When I first met Ryan McMahon, he was a bright-eyed rookie baller straight out of high school who had just hit a walk-off singe the night before to secure a win for his Grand Junction Rockies.

He wanted to show me all the dings on his bat from a myriad of foul balls he hit to stay alive before delivering the line drive back up the middle. His enthusiasm, professionalism, and engagement in the conversation made it easy to forget he was still just 18 years old.

Nearly a decade later, the McBoy became a McMahon. He showed he could hang at the MLB level; earned a Gold Glove nomination, and signed a six-year, $70 million contract that cemented him as a part of the core for the Colorado Rockies future.

“Obviously it feels good,” McMahon told me in the clubhouse at Salt River fields just days after pressing pen to paper. “These are the people I’ve grown up with. They know how I feel about this organization. To feel that love back from them? It’s just a really good feeling and I’m really excited about it.”

They don’t put the “C” on baseball uniforms anymore, but McMahon is sure acting like a captain.

For whatever else anyone else may think about this franchise, it is the team that believed in him and drafted McMahon back in 2013 and now the man who was in charge of that oftentimes very personal process is in charge of the whole show.

Maybe that is a big reason why McMahon might have a bit more faith in Bill Schmidt and his team right now than most. 

He points to the Kris Bryant acquisition as a way of signaling a new feeling in the clubhouse and a renewed optimism for a club that hasn’t felt much of that over the last three years.

“It’s an all-around good feeling,” he said. “The front office is doing their thing. KB’s here. He chose us. I think the core that’s here is just coming into their own. Should be pretty exciting.”

McMahon is not alone in this assessment. “There’s definitely a mix of old and new,” says Opening Day starter Kyle Freeland. “We’ve got some new faces in here. Guys who have been a part of winning teams. It’s exciting. It’s nice to have a new outlook on what the season could be with the tools that we have. I think everyone’s done a good job coming into camp ready to go.”

Carlos Estevez adds to the conversation, “Everyone here wants to be here. Everyone here wants to help the Rockies win games.”

It is an unspoken understanding among both the guys in the clubhouse and even most fans and media who are being honest with themselves.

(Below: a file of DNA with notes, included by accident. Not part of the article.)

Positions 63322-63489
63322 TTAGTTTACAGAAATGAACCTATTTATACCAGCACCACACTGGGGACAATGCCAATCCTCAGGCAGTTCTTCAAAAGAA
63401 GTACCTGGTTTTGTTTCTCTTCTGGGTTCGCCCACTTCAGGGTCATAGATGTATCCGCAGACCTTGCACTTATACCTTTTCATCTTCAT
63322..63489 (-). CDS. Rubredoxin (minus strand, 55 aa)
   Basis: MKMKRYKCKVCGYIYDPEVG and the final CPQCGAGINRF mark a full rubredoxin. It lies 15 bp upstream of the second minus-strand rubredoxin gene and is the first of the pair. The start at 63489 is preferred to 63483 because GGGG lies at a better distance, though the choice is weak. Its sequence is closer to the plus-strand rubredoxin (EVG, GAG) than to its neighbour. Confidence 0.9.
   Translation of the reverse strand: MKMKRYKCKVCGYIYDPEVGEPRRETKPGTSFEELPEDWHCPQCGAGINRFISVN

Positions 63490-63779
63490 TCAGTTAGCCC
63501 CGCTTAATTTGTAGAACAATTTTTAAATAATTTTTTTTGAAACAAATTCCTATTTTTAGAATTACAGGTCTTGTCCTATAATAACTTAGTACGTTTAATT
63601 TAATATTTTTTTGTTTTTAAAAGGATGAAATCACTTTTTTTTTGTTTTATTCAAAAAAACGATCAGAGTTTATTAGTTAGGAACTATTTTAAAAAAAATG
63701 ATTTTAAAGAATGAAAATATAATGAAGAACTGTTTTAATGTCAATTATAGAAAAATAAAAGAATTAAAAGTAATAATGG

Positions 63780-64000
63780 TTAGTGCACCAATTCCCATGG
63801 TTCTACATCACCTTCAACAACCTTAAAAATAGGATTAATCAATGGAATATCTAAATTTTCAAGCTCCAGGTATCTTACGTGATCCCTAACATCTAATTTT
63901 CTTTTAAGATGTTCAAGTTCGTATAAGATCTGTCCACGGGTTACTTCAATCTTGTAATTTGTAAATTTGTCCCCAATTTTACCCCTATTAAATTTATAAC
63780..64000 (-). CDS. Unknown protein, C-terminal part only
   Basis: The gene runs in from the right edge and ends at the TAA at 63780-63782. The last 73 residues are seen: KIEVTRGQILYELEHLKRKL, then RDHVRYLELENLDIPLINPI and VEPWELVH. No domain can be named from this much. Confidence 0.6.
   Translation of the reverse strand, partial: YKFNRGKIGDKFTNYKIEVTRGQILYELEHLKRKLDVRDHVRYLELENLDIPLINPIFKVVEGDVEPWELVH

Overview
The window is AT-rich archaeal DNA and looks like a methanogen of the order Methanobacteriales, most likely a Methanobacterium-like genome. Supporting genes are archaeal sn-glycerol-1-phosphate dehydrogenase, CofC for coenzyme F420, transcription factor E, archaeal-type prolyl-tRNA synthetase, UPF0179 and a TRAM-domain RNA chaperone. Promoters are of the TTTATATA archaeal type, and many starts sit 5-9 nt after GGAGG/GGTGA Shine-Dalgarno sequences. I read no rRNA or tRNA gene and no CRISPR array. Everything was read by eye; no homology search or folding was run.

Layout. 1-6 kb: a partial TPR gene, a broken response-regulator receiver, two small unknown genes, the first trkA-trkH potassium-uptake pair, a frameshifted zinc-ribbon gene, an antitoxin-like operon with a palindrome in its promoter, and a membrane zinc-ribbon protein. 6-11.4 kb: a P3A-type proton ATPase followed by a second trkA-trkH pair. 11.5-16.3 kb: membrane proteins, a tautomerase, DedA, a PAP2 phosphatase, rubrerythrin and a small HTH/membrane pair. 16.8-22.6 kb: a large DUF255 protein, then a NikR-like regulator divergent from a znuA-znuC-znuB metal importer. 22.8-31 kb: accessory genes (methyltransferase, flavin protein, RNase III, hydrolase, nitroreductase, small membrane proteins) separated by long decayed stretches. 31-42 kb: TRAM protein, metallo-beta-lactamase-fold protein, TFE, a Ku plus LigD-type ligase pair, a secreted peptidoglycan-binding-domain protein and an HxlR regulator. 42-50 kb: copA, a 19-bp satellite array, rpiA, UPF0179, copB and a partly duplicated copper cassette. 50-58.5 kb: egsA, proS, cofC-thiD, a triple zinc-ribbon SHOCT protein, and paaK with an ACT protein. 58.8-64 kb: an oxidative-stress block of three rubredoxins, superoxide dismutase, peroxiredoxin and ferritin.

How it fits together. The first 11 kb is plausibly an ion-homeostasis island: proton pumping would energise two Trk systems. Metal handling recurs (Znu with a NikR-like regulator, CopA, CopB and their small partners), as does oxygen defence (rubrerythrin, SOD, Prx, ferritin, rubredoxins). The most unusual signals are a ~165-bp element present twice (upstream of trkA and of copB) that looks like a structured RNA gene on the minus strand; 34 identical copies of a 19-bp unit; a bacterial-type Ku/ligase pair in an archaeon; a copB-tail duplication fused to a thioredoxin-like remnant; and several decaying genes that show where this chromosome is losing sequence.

Nolan Arenado is the greatest third baseman who ever lived and it is completely unacceptable that the organization alienated him to the extent he felt it necessary to demand a trade.

That said, no objective observer would tell you the Rockies have had good chemistry or vibes since the moment he publicly called the team “disrespectful” in texts to journalists.

Baseball is hard enough without the explicit knowledge that your leader and best player doesn’t want to be there. Similarly, with Trevor Story on his way out and not playing at all like himself a year ago, it has been since 2018 that this club has gone into a season feeling good about itself.

The change is palpable and McMahon, as a central piece of a new group, is setting a decidedly different tone.

“It’s a good time for us, everyone’s excited for this season,” he explained. “The goal is to keep this with us, even through the tough stretches, remind ourselves of who we are and how we feel about each other.”

Of course, vibes and chemistry can only take you so far. It certainly helps not to have a constant dark cloud hanging over the team, but they still need to have the ability to go out there and compete with the best players in the world.

McMahon feels like they stack up better than most people realize, though.

“You look at it and at any point, anyone in this lineup can take over a game, right? Anyone could throw up five or six RBI or hit two homers in a game. I think you need that because not everyone is always going to be clicking. But if you put up good team at-bats, you might only need one or two guys who are doing their thing. I think it’s a scary lineup.”

He also added, “People don’t realize how good our pitching is.”

It’s that time of year. Guys are healthy and happy and haven’t lost a single game yet. But it is easy to see why there is optimism for this team where there hasn’t been before.

For the first time in years, it feels like a team. A team moving in the same direction.

“As long as we show up and feel good about playing baseball with each other I don’t think there’s gonna be any problems,” said the new captain. “I think the good stuff is gonna come out and we’re gonna win a lot of games.”

The Rockies start their season tomorrow, Friday, April 8 with a 2:10 p.m. MDT first pitch against the dreaded Los Angeles Dodgers.